Part 2 (micro): How do I make my time more efficient and productive?

Specifically, how to be more efficient, more productive, and make better use of the limited resource that is time. It is critical that we prioritise efficiency over expenditure. It would be pointless to work 20 hour days and get nothing done.

This weekend I worked through an online course on increasing productivity. Video can be more effective than text at presenting information (everyframeapainting is a great example) but often, as was the case in this course, it is not. Even played at double speed, a couple minute “lecture” on the time you’d save by playing video lectures at double speed is inefficient vs losing the video format all together. It did however include a number of tips that, though well known, are potentially very useful.

  1. “Measure twice, cut once” (effective) preparation saves time
  2. Create useful objectives, e.g. by using SMART criteria
  3. For a complex task, consider the inter-dependencies of the components
  4. Work tends to expand to fill the time allocated
  5. 80/20: Much of the benefit can come from little of the work
  6. Multitasking that switches “brain states”  costs focus which costs time (if a facebook popup or an email grabs you for only a few seconds, it can take much longer to get back into the focused state you were in)
  7. Hence it is more efficient to batch similar tasks together (go to the bathroom and pick up the printing at the same time)
  8. Use good multi-tasking (make phone calls on your commute, socialise while exercising)
  9. Plan for breaks (part of setting realistic goals)
  10. Seek Flow
  11. Automate repetitive tasks (e.g. use hotkeys and scripts)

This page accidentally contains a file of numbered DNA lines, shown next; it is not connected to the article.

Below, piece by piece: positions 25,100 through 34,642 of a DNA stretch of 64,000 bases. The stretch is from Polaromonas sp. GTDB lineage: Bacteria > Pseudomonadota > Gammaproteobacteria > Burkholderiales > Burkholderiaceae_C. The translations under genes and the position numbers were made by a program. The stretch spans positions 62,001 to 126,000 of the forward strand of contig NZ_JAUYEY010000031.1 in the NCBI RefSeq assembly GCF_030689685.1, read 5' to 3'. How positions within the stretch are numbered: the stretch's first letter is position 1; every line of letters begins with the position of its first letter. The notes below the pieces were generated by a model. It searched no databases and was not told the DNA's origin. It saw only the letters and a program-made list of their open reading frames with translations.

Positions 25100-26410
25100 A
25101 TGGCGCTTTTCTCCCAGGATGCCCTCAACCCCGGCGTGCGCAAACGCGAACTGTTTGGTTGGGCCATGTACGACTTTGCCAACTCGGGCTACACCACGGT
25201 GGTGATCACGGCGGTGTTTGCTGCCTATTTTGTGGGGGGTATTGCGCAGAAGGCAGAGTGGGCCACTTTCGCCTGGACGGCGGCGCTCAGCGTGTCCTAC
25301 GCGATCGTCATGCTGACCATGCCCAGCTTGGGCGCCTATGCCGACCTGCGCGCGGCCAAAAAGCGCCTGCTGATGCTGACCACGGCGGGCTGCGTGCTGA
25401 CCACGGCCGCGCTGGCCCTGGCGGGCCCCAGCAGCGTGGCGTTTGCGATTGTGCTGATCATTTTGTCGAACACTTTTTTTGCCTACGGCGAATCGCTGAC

12. Outsource things that you’re not efficient at
  13. Communicate honestly and specifically
  14. And, I would add to the course, ask for help before you need help.

The other parts
All of that doesn’t consider motivation, drive, and energy. We all have guilty pleasures, but slipping into a Youtube/Netflix binge or being sucked into a social media feed can consume a big chunk of precious time (50 minutes per day, according to facebook).  Every minute does count, but making it feel that way is much harder than counting where they go.

Writing from the Radcliffe Camera

2018 Week 3: What is nano

Career
I’ve answered the “So what do you do?” question a couple times this week, and the answer I’ve been giving has been “I do research for a start-up that makes microscopes”. More specifically, they are super-resolution microscopes, the development of which won Eric Betzig, Stefan W. Hell, and William E. Moerner the 2014 Nobel Prize in Chemistry. If you’re feeling confident about science their lecture  is a good place to gain an understanding, and if not perhaps the next few paragraphs will help out.

Nano